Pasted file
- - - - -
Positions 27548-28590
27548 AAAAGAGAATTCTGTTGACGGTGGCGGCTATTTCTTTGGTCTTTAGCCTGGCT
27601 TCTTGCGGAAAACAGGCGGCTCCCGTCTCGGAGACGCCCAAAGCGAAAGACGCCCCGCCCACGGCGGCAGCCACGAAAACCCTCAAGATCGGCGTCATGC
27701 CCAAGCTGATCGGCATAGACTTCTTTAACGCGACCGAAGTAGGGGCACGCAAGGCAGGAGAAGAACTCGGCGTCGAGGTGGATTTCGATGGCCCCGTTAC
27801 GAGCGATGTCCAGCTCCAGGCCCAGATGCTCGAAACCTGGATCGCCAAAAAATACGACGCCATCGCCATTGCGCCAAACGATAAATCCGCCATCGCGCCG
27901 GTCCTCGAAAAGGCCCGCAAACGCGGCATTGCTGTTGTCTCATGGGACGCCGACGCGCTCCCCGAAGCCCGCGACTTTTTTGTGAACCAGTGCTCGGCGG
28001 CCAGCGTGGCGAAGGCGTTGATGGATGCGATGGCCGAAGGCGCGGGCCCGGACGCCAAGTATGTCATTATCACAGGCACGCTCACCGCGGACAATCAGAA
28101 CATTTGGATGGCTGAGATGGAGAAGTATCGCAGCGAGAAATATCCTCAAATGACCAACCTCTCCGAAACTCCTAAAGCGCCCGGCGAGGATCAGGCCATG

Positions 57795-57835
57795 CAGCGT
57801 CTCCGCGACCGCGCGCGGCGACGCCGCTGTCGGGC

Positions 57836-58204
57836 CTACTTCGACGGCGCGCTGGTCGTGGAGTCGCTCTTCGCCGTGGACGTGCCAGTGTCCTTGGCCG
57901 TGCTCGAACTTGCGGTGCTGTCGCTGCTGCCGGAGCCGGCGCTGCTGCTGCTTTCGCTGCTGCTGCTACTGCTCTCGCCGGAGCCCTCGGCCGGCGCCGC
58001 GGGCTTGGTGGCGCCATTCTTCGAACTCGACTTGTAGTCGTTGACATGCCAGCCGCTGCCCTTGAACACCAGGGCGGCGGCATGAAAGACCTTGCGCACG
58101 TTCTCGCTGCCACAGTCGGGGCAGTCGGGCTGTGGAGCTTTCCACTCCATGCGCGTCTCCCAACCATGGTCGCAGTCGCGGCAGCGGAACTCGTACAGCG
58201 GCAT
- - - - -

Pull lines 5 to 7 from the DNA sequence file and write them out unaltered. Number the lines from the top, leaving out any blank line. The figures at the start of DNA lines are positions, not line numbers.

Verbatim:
27801 GAGCGATGTCCAGCTCCAGGCCCAGATGCTCGAAACCTGGATCGCCAAAAAATACGACGCCATCGCCATTGCGCCAAACGATAAATCCGCCATCGCGCCG
27901 GTCCTCGAAAAGGCCCGCAAACGCGGCATTGCTGTTGTCTCATGGGACGCCGACGCGCTCCCCGAAGCCCGCGACTTTTTTGTGAACCAGTGCTCGGCGG
28001 CCAGCGTGGCGAAGGCGTTGATGGATGCGATGGCCGAAGGCGCGGGCCCGGACGCCAAGTATGTCATTATCACAGGCACGCTCACCGCGGACAATCAGAA